I remember seeing the first of this epic trilogy the first time in the 7th grade. We were sitting in a classroom after school had been cancelled for the day, I believe due to some storm, and the teachers had brought out the television, we packed into the science room, the largest room in the school other than the gym, and huddled around the TV set sitting on stools, chairs, and tables to watch the beginning of this grand epic. I saw it a year after it had come out, almost if not at least one year, having been told it was alright and something I should see if I wanted to see a good movie. I sat down, barely being able to hear what was going on on the small television set used primarily for showing old science experiments my teacher was not allowed to preform in class or poor film adaptations of books we would read in English class.
Not being able to hear, and barely being able to see, continually interrupted by my teacher announcing the next series of students who were getting picked up by their parents or older siblings, I gave up trying to pay attention.
I next had the chance of seeing the film on television, CBC in lieu of hockey games had unexpectedly chosen to screen this film, breaking it down into bite size components to allow for commercials, and interrupting it for their nightly news updates (which they kept to a lean 10 minutes knowing there were rapid film viewers wanting to get back to their fix). This too wasn’t the best possible viewing, but I did get to hear the film, and watch it in its entirety, for which I was glad. It was quite the story.
What I did not enjoy (or failed to understand) was that the film had no clear ending. Looking back I believe this was one of the first movies I saw that did not have a clear distinct ending. I was dissatisfied with what it offered because I wanted to see more. Much later, I understood that it was a series of films, three in fact, and the film was a longer tale than could or should be told in a single film.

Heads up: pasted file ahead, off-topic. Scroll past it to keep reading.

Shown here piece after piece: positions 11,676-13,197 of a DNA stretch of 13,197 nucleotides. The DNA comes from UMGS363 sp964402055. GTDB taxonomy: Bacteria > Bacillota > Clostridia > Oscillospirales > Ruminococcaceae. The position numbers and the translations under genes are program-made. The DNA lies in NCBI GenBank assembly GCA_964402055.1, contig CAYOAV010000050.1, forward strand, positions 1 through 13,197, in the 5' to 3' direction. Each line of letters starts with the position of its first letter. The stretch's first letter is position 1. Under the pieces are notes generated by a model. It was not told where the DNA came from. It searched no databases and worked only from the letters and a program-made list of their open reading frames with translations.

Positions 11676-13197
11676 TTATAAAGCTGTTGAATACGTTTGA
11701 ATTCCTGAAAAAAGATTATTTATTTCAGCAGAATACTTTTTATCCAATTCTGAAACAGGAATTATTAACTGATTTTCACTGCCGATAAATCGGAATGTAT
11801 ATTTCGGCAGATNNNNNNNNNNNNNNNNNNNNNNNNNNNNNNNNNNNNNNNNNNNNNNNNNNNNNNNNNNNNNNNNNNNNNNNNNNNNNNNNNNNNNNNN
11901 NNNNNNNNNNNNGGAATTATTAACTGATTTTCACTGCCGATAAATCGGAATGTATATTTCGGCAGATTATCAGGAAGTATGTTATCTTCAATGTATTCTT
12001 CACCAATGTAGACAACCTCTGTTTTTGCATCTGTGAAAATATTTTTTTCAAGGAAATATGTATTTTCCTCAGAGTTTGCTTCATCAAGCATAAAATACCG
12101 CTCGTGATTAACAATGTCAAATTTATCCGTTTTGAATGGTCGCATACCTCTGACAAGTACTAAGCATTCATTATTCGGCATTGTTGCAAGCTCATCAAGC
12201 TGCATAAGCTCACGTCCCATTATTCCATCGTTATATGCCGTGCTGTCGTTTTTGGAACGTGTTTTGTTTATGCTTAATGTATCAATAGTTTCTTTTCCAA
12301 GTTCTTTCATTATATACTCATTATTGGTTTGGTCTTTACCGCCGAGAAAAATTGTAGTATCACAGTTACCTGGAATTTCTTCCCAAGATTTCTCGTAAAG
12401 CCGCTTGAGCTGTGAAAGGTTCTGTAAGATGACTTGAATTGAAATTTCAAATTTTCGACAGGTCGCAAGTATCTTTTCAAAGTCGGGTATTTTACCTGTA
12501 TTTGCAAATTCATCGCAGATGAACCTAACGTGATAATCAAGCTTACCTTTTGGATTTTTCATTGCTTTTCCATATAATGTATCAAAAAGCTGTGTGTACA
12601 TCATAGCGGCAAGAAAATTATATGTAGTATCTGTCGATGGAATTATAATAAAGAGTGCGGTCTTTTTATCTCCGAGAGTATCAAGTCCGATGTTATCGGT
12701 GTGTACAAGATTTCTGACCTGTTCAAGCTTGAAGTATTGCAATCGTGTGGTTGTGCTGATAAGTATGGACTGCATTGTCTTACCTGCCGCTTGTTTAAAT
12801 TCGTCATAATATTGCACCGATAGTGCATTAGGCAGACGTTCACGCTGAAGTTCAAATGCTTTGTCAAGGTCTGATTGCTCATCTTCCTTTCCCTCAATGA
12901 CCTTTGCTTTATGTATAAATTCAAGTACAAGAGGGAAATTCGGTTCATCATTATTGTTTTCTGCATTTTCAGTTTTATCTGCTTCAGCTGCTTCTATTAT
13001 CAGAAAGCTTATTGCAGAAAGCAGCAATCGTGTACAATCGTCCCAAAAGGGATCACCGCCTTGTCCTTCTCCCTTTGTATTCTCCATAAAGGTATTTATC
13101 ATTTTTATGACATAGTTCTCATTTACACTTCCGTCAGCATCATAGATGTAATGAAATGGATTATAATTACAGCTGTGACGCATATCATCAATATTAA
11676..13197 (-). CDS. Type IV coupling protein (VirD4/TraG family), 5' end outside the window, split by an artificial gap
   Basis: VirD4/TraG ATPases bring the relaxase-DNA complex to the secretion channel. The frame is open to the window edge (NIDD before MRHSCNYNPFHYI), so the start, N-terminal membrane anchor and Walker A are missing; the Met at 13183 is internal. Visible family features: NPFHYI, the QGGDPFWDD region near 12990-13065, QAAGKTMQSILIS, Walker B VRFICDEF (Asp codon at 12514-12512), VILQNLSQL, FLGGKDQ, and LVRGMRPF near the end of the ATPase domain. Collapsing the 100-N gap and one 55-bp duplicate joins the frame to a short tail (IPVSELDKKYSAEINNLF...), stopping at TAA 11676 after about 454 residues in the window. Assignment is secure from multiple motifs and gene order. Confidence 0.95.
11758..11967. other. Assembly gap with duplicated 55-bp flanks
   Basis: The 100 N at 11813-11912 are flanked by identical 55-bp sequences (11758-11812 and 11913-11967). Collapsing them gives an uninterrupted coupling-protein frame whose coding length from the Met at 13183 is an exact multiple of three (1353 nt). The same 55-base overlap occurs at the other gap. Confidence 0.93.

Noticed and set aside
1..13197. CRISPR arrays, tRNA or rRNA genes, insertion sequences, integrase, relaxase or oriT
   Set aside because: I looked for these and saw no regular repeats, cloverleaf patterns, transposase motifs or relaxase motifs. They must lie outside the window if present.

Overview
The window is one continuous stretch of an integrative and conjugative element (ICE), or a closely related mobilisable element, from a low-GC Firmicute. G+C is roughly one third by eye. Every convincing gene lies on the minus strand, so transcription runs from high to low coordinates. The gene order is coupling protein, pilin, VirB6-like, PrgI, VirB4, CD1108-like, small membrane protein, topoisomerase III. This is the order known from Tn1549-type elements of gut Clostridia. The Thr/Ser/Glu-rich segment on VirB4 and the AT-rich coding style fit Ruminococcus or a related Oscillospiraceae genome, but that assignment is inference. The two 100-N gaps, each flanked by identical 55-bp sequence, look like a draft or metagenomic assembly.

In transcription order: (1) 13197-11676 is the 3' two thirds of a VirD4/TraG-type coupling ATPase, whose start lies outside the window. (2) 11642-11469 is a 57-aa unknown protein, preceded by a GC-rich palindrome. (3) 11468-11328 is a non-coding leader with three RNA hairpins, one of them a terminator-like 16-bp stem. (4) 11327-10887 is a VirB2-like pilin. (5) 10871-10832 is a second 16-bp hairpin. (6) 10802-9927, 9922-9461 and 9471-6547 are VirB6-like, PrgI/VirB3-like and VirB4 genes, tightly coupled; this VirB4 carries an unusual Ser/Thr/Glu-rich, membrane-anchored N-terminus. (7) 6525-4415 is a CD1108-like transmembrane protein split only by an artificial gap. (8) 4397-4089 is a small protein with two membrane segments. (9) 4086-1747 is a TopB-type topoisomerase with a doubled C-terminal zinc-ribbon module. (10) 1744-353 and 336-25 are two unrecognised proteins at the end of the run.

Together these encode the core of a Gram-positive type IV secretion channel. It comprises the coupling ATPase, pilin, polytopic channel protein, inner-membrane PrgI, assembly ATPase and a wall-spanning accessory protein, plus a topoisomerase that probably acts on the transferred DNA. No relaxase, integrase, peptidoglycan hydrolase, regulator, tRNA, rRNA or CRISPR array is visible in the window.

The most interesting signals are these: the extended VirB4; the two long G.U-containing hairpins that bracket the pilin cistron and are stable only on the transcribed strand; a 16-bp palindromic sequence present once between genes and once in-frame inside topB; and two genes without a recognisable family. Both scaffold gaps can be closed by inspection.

Realizing this, I began to appreciate film as story-telling, I understood what it meant to be an epic, and I had my first glimpse of magic on film. The Fellowship of the Ring is a single but not simple component of an epic and magical tale, which alongside The Two Towers and The Return of the King, tell he story of two of the most glorious character arches told through film, that of Frodo and that of Aragorn.
I will leave my first post about the Lord of the Rings here, as an introductory post, but as I go through these films, I will leave more. Having just finished the first of the trilogy again, I will soon be posting about it, but in the meantime, here are my initial words as they pour out whilst remembering.